KENNEWICK - Jim Harvey doesn't remember much falling off the boat.
But he knew it was going to be bad.
Harvey, a former unlimited hydroplane owner, was working with the Formula boat teams last year in San Diego for Bayfair.
"We were in the staging area in the parking lot, waiting to enter the pits," said Harvey, who was in Lampson Pits on Thursday. "It was our turn to go in, and I stepped on the ladder trying to get down off the boat when the ladder collapsed. They say I did a 180 in the air before I landed."
Harvey broke the fall on the asphalt surface with his arms, breaking them both.
"I broke the C1 (vertabrae in his neck) in four places," he said. "My neurosurgeon said I was that close to being paralyzed or dead."
It's taken him some time, but Harvey has recuperated enough to become the team manager for the 88 Degree Men hydroplane.
"I spent two weeks in the Intensive Care Unit, then 31/2 months in a neck halo," he said.
When boat owners Billy and Jane Schumacher hired Harvey, he worked with Ron Jones Jr. with the building of a brand new boat.
"We started on April 15, and I think it took 100 days," Harvey said. "It was grueling."
But it's also been rewarding.
"In Detroit, in the first competitive heat, we won," Harvey said. "The boat turned on a dime. Then we got three seconds in a row."
And he's been reunited with driver J. Michael Kelly, the driver who got his first unlimited start when Harvey was an owner.
"It was hard to convince me to bring a rookie into the sport," Harvey said. "In 2004, we had the U-2 Trend West, and he comes out and does a 143 mph lap. I looked at him and thought 'Where have you been for the last 20 years?' When I had the opportunity to get together with him, I said yes."
Boat racing has been a major part of Harvey's life, and it's helped give him his life back after a horrible accident.
"I like to say it was forced therapy to build this boat," he said. "I was forced to get better."
w As defending Columbia Cup champion, the U-1 Oh Boy! Oberto team gets to set up camp in the east end of the pits under the giant sycamore tree.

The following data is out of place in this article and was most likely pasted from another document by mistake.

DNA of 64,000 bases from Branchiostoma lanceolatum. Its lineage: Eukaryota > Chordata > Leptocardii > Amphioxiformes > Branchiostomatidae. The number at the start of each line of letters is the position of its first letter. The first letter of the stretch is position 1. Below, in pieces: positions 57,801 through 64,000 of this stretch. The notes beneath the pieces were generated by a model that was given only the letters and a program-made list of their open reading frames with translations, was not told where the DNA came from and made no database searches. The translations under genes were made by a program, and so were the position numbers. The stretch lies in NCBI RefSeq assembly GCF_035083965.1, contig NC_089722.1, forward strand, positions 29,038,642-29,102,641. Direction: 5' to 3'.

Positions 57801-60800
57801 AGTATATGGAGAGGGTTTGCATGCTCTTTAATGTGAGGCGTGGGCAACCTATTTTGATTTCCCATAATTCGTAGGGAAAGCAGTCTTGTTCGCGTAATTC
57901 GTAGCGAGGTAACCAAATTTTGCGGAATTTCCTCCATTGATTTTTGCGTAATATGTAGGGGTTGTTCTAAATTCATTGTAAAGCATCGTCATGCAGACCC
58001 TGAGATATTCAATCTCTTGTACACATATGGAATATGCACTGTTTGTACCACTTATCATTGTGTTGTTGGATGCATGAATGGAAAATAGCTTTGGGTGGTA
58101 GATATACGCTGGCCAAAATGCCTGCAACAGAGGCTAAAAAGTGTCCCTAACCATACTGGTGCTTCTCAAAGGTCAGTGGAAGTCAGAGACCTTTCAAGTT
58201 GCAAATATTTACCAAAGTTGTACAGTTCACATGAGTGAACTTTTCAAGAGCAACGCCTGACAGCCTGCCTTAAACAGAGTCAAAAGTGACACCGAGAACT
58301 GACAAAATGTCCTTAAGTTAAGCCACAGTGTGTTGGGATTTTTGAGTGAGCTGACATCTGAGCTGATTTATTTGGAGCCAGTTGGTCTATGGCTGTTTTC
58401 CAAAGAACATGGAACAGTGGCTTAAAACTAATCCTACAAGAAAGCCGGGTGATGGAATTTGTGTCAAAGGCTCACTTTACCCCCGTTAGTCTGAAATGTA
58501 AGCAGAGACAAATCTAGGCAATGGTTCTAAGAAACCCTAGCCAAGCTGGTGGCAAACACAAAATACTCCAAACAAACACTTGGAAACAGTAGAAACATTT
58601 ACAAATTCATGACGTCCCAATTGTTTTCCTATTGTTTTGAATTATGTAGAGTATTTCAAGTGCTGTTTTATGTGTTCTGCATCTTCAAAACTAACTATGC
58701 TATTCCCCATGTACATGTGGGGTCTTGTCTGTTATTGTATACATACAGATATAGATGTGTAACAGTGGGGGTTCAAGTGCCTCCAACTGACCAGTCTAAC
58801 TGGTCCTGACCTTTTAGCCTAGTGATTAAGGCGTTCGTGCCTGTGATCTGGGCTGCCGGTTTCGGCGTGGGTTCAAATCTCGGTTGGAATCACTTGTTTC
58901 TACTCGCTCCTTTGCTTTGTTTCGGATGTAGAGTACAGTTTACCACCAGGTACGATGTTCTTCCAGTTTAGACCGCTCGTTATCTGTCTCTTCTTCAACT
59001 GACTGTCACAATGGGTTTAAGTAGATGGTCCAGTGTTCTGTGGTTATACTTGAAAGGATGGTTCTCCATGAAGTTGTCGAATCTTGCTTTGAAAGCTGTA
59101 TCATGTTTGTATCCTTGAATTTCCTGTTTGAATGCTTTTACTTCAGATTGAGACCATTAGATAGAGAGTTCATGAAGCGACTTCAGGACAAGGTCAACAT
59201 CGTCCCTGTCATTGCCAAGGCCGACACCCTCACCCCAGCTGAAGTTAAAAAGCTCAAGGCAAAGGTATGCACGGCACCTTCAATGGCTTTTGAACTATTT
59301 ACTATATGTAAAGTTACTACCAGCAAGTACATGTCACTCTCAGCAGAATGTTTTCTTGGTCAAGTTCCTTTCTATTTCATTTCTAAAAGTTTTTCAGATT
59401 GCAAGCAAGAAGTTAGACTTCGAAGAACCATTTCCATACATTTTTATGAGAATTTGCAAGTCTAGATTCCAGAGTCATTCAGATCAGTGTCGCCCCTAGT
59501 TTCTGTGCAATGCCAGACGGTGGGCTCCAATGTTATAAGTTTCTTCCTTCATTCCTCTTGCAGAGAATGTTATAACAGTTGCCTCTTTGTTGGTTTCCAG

But the team has made room for the U-9 Miss Visit TRI-CITIES.com team under the tree.
The U-9, owned by Mike and Lori Jones of Seattle, was leased to the Oberto team for the Detroit Gold Cup two weeks ago after the team's main boat was heavily damaged in the season opener.
Now the U-1 is ready to go, and the Joneses are racing the U-9 both here and in Seattle.
Putting the U-9 next to the U-1 under the tree is payback for the Joneses' help. But it's also a little more.
Oberto crew chief Mike Hanson has worked on the U-9 this past offseason.
"And we work on their boat now, too," Hanson said. "We scratch each other's backs."
Jon Zimmerman will drive the U-9.
"He'll lead us through the field," Hanson joked. "He's our fullback, our lead blocker."
Ted Porter, the owner of the U-57 Formulaboats.com, said that driver Mark Evans will start out in the boat this weekend. But Bianca Bononcini will get some seat time too as she works toward becoming a qualified unlimited driver.
Mike Jones said he and his wife talked initially about running the U-9 around the entire circuit.
"But I'm a CPA and from Dec. 1 to April 30 I do nothing but work," he said. "So we knew we wouldn't be ready for the start."
They'll run the boat both here and in Seattle, and then decide about San Diego after that. Not bad for a couple who just a few years ago were looking to sell the boat.
"Racing boats gets in your blood," Mike Jones admitted. "It takes me two years to save up to run a couple of races."
H1 Unlimited chairman Sam Cole calls Madison and the Tri-Cities the Green Bay Packers of hydroplane racing in that the communities really take ownership of the races.
"Madison has the boat and the tradition," Cole said. "Here you've got people who just love the sport."